Anyway, one day while I was still staying there I decided to grab lunch at the neighbourhood pub near the flat. After finding a nice, amicable seat where I’m able to interact with others at the bar I discover that food is not on today. Since I’m here now, I decide, I might as well have a pint anyway, chat with the locals, maybe do a bit of writing and find lunch afterwards.
Before taking a sip of my just-paid-for pint I am shooed-away. Despite there being no drink, no coat, nothing to suggest this seat was already claimed, I am sent away brusquely as the trespasser I apparently am. There’s nowhere else to go but to a segregated table section that’s entirely empty. I take the nearest seat for a few moments and take another sip. This is pointless, I think, I didn’t want the drink, I wanted the experience of the drink. I walk-out leaving my full pint on the table.
A social meet-up, four of us made RSVPs indicating our intention to attend a decent little spot in Cardiff’s impressive shopping district. I arrive on-time and find myself alone. I take a table for 4 and contrive a meet-up sign using my tablet, since I am here ahead of the organiser.
A little more than minutes later, a friendly man about my own age appears. A dweller of the countryside not too far outside of Cardiff, he attends organised meet-ups regularly as he enjoys social situations. He may enjoy them but he is not good at them. Socially gifted, he is not.
I am embarrassed to be with him as he holds service staff hostage to his endless pointless ramblings. The staff are fantastically patient. After twenty minutes pouring over the cake menu he still requires lengthy assistance before his final selection can be made. Deciding on the right sweet is a momentous commitment to this fellow, it is not a decision he takes lightly. Imagine going for dinner with him, I couldn’t abide it. Would I fake an emergency phone call and run out the door, leaving cash on the table in excess of my bill? Fake going to the washroom, pay and sneak away? The kind of man who just will not stop talking and does not pick-up on any social cues, it seems like I may end-up going through the payment process and finding myself awkwardly walking away from him still bantering on. I fantasise about escaping, ending this interaction, while he goes on and on and on.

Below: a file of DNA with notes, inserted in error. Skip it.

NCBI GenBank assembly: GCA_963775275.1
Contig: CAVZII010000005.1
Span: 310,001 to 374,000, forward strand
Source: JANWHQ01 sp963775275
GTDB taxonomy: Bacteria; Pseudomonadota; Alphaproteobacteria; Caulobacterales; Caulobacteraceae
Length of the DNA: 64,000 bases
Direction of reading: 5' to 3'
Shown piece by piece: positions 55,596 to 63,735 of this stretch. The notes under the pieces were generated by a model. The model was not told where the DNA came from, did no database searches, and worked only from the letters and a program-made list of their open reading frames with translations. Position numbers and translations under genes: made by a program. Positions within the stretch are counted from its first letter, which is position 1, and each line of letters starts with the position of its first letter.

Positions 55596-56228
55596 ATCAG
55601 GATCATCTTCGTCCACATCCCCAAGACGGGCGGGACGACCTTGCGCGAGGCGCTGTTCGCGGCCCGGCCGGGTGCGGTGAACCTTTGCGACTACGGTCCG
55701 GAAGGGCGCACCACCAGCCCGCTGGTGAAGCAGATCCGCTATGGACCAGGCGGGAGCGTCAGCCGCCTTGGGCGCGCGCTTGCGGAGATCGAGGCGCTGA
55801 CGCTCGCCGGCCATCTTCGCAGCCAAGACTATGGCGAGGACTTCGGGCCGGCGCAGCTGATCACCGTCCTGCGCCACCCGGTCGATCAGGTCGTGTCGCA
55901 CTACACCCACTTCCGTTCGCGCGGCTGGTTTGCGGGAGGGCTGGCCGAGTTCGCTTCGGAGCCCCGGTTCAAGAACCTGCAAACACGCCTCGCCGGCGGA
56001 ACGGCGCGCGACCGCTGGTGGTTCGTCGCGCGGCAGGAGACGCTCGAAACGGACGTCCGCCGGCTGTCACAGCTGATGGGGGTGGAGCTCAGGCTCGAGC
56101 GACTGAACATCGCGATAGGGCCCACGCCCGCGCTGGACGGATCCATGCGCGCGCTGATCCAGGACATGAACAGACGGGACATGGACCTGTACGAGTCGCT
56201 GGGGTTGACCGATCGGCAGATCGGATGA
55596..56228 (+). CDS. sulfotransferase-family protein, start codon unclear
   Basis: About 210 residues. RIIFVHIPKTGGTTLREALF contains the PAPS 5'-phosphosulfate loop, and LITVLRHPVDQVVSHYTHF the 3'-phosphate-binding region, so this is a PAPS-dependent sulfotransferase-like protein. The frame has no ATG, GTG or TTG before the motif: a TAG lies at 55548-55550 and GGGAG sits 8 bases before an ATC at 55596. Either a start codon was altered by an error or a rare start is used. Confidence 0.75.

The two other attendees never show and with portable internet I can see that they also never cancelled. Somehow it is 2 hours before I escape this man’s company. I nearly run as we part ways, early in the evening. He suggests he’d be happy to continue on somewhere else. I will continue on somewhere else, but only after he’s out of my line of vision and out of ear-shot. Whatever way he’s going, I go opposite, and in a hurry. “Which way are you going? . . . .Oh, I’m going this way, bye.” “But I thought you said you stayed . . . .” his voice trailing off in the distance as I round a corner and continue on to reclaim my happy-place anywhere he is not.
(Note: I am a nice person, not generally judgemental and I play well with others. He was simply exceptional, as was my landlord who I should have met briefly and never have seen again, according to my rental contract. Actually, thinking about it, there may be quite a few exceptional people in Cardiff.)
Cardiff is not Wales. When I have fully recovered from my stay in Cardiff I may try to visit other places in that nation to see if I can find the warm, friendly, down-to-earth Wales I had imagined.